But though we sat for nearly three hours we  didn’t see hide, hair, nostril, hoof, eye or any other part of a deer – again.

Nine hunts and only three deer seen and a couple of more heard. Not sure I’ll ever know where I went wrong.

And to end it all I almost got stuck when I drove the wrong trail heading home after the hunt.

I should have gotten the hint when a gust of wind about turned me into the Kansas version of “Balloon Boy.” Back in late November a  massive gust pushed my pop-up blind airborne just as I was tying the first anchor rope. I had a hand wrapped in the rope and got a pretty good tow southward until I got freed.

And there was the charging skunk and watching a nice buck at 11 yards the first day of doe-only season, plus some brutal cold.

But I learned quite a bit about birding from Carolyn, got some great trail camera photos and always had an excuse to sneak out for a little scouting between hunts. There were some good sunsets and a very close look at possibly the world’s ugliest coyote.

No deer were shot, but that doesn’t mean we totally failed.

A smelly decision.

Thursday evening I could have faced a decision unlike any other – having to decide between a deer and a skunk.

Here’s the deal -

Carolyn Schwab and I were deer hunting when a big ol’ skunk started foraging about 10 yards to our north. It was twilight and I expected deer to appear on a trail to the north at any second.

To take a shot Carolyn would  have fired a round right over the skunk, which happened to be directly upwind from where we waited. No doubt the shot from the ported .30-06 would have startled the skunk and if – or when – it sprayed the breeze would have brought  the putrid yellow cloud right to where we sat confined in a ground blind.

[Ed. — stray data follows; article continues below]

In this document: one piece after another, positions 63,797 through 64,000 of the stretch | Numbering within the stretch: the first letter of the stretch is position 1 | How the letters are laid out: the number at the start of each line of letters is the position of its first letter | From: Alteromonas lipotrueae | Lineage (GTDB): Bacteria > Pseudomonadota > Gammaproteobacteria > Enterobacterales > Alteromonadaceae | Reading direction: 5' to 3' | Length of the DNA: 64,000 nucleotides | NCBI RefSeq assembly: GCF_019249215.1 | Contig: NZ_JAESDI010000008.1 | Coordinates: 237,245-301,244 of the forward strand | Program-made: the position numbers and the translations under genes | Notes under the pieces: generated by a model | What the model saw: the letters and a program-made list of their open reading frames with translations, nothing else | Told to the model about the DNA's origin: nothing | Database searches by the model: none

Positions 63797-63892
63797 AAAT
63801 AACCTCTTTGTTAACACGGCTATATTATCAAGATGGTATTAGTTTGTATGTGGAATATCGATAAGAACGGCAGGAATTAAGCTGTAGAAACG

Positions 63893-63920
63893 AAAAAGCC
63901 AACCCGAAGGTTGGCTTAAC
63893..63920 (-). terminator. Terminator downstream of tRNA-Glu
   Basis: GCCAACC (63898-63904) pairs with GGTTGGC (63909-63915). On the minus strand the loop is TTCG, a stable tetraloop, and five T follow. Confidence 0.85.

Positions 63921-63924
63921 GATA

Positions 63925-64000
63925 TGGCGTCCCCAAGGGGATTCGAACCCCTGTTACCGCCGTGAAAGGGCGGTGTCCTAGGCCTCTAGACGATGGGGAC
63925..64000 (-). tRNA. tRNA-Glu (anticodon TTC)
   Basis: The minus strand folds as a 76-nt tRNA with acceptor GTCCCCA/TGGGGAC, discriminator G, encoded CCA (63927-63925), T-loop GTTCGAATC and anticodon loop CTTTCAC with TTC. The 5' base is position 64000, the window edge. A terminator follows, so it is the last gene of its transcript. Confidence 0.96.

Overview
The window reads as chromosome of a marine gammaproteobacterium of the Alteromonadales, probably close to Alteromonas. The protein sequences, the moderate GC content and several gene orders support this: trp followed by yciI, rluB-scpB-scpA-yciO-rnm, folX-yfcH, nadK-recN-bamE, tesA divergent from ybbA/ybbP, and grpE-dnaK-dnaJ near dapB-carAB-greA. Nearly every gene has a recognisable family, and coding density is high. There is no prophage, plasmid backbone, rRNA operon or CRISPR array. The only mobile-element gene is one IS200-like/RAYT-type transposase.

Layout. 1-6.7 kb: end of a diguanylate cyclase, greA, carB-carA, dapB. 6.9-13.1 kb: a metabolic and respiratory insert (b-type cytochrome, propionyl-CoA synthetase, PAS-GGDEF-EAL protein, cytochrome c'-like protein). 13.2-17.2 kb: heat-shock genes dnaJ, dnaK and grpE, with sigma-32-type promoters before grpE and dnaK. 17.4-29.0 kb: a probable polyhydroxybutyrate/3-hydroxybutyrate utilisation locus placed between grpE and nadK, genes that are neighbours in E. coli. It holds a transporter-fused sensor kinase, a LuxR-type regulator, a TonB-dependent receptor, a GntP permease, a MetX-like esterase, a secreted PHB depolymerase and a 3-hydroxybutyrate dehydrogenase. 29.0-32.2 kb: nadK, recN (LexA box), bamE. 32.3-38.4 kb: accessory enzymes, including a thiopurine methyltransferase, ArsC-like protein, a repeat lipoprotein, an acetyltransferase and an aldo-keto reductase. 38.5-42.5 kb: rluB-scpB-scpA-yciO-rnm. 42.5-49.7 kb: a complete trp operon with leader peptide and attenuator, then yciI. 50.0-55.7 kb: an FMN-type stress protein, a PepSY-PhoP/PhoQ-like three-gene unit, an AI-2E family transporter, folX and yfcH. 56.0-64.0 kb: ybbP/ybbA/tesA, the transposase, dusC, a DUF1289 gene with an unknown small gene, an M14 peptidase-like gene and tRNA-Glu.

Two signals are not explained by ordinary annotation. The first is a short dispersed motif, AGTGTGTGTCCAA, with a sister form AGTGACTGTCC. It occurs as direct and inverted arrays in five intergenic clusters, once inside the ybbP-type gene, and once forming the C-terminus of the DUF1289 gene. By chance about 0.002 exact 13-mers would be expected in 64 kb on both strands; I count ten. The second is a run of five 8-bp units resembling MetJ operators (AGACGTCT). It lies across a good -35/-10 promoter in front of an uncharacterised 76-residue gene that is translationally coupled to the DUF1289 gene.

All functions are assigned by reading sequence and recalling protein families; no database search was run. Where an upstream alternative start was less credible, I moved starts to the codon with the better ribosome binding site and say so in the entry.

No deer showed. But had the tiniest doe trotted into sight I’d have begged Carolyn to pull the trigger.

It’s been that kind of hunt.

I’ve previously blogged about what’s evolved into my most frustrating deer hunting adventure in many, many years.

Thursday was our eighth time afield trying to get Carolyn her first deer. We’ve come close a few times but so far she hasn’t even flicked the gun’s safety, let alone taken a shot.

I don’t understand it. This fall and winter 10 people have either hunted with me or used my stands. Nine have had easy shots and eight killed deer. I’ve invested more time into Carolyn’s hunts than most of the others.

Between hunting and scouting we’ve invested a combined 70-plus hours. By hand-pulled cart I took in a pop-up blind complete with a shooting bench to help with the shot that’s never come.

I’ve learned the true meaning of “bone-chilling cold”  after some of our long sits.

So after all of that an extended bath in the below concoction and chucking a few clothes in the trash would have seemed easy.

Hopefully we’ll make it to the blind a final time this weekend. Skunk or no skunk, if a deer offers a good shot I’m going to be begging Carolyn to fire!

ANTI-SKUNKING POTION

Forget the tomato juice, use the following to remove the smell of skunk spray.

1 qt. hydrogen peroxide

1/4 cup baking soda

1 tsp. liquid dish soap

Dampen the smelly creature with water and work the potion in thoroughly and rinse. Repeat several times.

The recipe can be doubled or tripled and must be used immediately after it’s mixed. Avoid getting it in contact with eyes.